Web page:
An especially memorable advertisement from the early 1990s began: “The successful woman comes home from her job, opens the door and surprise – the house is full of smoke.”
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The jingle plays and we see a besuited, coiffed career woman coming home to chaos (and smoke) because her useless husband tried to make dinner for the kids. The message was clear: Don’t trust your husband to do the chores in your absence.
Could technology change that sorry picture? Not the sexism, perhaps. But this time, when our career woman returns home, she is greeted by happy children who ate a meal prepared for them by Genie, a machine that produces nutritious meals in less than a minute, using capsules. The next stage is Moley, the chef robot that can recreate recipes and mimic the precise movements of the great global chefs. After the meal, everyone can go do their thing thanks to SpotMini, the dog-like robot, which will clear the dishes, load the dishwasher and throw out the leftovers.
These products already exist, albeit they cost a mint. And this is just the beginning. Some scientists are predicting that within 25 years, using robots for routine sex will be considered socially normal, the Telegraph advises. (Some think they won’t.)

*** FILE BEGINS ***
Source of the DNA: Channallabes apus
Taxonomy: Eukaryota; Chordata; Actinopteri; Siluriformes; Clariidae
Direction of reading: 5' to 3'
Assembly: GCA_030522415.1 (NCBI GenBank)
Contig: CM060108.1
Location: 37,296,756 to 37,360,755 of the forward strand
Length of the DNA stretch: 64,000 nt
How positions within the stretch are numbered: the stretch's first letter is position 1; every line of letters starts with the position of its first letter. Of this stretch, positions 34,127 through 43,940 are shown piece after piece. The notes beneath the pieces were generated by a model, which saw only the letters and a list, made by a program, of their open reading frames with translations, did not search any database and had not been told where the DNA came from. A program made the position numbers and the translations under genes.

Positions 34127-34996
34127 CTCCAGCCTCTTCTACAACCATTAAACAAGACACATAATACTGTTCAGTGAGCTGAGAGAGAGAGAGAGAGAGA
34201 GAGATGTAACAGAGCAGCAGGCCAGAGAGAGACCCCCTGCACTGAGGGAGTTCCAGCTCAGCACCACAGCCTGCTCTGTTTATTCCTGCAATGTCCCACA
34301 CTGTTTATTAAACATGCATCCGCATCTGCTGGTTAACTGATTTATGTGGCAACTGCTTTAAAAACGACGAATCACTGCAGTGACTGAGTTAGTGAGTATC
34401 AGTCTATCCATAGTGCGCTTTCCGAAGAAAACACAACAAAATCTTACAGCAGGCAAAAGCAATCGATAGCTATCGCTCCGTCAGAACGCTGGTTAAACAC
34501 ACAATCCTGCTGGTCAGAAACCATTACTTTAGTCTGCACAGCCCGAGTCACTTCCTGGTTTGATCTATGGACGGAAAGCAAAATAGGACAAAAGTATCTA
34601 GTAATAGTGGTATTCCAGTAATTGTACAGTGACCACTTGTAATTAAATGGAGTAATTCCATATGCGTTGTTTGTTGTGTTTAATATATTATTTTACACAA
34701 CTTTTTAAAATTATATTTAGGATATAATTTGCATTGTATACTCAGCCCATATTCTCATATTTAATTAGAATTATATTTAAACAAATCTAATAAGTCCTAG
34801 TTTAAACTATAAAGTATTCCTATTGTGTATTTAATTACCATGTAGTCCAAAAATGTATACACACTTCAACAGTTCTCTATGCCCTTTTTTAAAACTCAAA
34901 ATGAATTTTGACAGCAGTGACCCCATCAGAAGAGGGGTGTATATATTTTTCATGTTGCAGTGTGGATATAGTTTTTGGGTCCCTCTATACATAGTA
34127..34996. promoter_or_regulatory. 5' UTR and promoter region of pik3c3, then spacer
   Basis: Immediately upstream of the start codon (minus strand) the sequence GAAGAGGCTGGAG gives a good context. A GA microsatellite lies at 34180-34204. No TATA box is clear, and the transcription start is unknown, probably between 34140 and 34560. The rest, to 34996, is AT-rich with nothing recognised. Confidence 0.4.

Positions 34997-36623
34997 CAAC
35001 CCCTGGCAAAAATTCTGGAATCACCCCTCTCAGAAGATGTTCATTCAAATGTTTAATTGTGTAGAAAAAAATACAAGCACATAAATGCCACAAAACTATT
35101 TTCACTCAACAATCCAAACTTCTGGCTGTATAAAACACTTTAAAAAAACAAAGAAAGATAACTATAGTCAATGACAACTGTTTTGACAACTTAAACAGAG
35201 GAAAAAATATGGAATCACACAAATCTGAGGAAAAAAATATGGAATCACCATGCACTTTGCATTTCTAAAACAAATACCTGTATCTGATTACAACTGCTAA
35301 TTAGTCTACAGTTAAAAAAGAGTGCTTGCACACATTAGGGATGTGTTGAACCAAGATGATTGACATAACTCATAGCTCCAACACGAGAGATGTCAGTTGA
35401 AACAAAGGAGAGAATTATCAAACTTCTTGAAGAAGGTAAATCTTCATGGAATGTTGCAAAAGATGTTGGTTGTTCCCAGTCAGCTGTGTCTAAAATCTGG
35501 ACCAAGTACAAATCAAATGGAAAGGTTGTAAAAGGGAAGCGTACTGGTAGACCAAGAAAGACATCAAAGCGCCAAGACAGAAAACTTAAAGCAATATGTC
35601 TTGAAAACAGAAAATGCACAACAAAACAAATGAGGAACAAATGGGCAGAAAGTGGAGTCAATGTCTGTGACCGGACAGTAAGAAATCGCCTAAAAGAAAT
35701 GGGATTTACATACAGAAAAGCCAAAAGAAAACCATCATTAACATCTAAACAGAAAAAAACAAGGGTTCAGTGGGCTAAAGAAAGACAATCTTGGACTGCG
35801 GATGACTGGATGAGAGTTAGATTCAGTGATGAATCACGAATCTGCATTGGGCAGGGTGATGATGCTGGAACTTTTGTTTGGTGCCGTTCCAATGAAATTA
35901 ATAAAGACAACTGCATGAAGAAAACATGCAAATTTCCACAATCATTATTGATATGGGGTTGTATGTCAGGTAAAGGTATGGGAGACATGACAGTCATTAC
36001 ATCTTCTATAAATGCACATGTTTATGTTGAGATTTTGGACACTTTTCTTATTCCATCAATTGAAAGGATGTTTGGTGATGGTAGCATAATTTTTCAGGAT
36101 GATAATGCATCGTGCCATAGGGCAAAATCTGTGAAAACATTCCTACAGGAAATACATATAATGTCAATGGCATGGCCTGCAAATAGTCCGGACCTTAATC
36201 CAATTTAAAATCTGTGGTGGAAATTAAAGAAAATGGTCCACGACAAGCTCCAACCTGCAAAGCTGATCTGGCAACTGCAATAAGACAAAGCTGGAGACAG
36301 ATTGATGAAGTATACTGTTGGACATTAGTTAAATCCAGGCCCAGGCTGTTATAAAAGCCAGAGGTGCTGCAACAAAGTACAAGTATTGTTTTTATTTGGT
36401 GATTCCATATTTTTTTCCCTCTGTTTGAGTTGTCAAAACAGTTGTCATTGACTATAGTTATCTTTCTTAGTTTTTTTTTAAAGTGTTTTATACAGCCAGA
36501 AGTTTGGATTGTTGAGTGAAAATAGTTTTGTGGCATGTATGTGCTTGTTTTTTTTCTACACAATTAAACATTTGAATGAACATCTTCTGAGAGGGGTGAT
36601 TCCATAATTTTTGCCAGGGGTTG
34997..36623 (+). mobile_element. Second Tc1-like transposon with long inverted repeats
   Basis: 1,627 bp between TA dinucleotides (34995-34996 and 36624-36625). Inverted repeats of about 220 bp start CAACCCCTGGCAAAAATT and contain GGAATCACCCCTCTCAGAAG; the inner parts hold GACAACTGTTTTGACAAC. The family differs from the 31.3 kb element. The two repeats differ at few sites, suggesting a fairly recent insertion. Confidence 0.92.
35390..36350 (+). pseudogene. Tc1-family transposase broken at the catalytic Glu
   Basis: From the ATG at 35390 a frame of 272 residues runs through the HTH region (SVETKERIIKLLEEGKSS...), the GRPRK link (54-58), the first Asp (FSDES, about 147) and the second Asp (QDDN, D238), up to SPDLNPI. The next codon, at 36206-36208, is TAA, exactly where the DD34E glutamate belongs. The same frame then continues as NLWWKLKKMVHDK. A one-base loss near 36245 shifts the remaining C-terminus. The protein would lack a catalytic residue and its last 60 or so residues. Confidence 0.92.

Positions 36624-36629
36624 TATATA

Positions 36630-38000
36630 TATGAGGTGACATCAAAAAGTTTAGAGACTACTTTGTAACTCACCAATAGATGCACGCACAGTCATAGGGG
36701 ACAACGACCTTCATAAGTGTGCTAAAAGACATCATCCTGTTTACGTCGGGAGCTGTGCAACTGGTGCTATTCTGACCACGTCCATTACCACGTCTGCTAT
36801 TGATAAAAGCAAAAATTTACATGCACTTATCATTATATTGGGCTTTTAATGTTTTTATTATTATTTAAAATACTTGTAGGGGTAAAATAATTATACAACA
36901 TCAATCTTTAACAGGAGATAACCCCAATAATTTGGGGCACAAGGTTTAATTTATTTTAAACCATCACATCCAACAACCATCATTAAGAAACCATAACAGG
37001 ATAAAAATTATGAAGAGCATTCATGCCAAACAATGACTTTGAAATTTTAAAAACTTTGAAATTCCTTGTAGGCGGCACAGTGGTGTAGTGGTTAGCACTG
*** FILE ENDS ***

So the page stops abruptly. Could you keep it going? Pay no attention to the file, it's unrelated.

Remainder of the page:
Meanwhile, the Internet of Things will adapt your future home to our personal desires and needs, says Lior Akiva, founding partner and CEO at Seebo. Akiva anticipates that like software today deduces our preferences and suggests music videos and movies and so on to us based on our browsing history, thus the smart home will learn the habits and our preferences.
“The fridge will magically replenish as though by magic and offer us menus and dishes for the week. Security systems will be able detect facial features and our behavior patterns, and warn of a break-in, or a stove left a long time without supervision,” he says enthusiastically.
According to futurologist Ian Pearson, a consultant to industrial and technology companies, by 2050 skimmers will wash the dishes, clothes will clean themselves and furniture will adjust to our bodies. Our devices will tell us if our pulse is faster than usual or warn of any increase in weight, and even recommend a lipstick shade to match our clothing. Instead of watching TV, we can use virtual reality technology connecting to our nervous system to visit a beach in the Caribbean, for example. We will be able to feel the sun caressing our skin and grains of sand between our toes without ever leaving the house.